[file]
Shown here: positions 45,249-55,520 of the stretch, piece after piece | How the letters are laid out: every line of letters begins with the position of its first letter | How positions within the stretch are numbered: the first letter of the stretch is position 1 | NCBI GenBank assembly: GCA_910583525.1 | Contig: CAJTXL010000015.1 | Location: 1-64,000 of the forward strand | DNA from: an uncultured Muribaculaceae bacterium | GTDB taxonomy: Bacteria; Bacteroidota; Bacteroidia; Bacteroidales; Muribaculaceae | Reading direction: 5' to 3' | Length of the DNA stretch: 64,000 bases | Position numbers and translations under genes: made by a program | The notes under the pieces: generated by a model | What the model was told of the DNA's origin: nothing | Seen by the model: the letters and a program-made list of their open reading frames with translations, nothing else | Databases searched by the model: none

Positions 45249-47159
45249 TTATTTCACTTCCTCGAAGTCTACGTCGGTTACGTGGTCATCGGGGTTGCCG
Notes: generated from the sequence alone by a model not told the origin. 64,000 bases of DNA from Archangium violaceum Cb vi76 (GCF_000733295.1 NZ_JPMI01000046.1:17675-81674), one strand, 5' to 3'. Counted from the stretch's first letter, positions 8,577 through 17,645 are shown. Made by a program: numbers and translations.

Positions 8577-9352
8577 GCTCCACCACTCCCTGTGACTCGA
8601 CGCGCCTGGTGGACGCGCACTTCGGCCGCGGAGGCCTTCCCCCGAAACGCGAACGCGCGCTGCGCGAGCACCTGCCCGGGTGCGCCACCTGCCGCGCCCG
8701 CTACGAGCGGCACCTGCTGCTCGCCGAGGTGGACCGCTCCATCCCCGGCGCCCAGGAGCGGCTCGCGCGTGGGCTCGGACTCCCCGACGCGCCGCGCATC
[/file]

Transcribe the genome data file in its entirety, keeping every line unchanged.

Shown here: positions 45,249-55,520 of the stretch, piece after piece | How the letters are laid out: every line of letters begins with the position of its first letter | How positions within the stretch are numbered: the first letter of the stretch is position 1 | NCBI GenBank assembly: GCA_910583525.1 | Contig: CAJTXL010000015.1 | Location: 1-64,000 of the forward strand | DNA from: an uncultured Muribaculaceae bacterium | GTDB taxonomy: Bacteria; Bacteroidota; Bacteroidia; Bacteroidales; Muribaculaceae | Reading direction: 5' to 3' | Length of the DNA stretch: 64,000 bases | Position numbers and translations under genes: made by a program | The notes under the pieces: generated by a model | What the model was told of the DNA's origin: nothing | Seen by the model: the letters and a program-made list of their open reading frames with translations, nothing else | Databases searched by the model: none

Positions 45249-47159
45249 TTATTTCACTTCCTCGAAGTCTACGTCGGTTACGTGGTCATCGGGGTTGCCG
Notes: generated from the sequence alone by a model not told the origin. 64,000 bases of DNA from Archangium violaceum Cb vi76 (GCF_000733295.1 NZ_JPMI01000046.1:17675-81674), one strand, 5' to 3'. Counted from the stretch's first letter, positions 8,577 through 17,645 are shown. Made by a program: numbers and translations.

Positions 8577-9352
8577 GCTCCACCACTCCCTGTGACTCGA
8601 CGCGCCTGGTGGACGCGCACTTCGGCCGCGGAGGCCTTCCCCCGAAACGCGAACGCGCGCTGCGCGAGCACCTGCCCGGGTGCGCCACCTGCCGCGCCCG
8701 CTACGAGCGGCACCTGCTGCTCGCCGAGGTGGACCGCTCCATCCCCGGCGCCCAGGAGCGGCTCGCGCGTGGGCTCGGACTCCCCGACGCGCCGCGCATC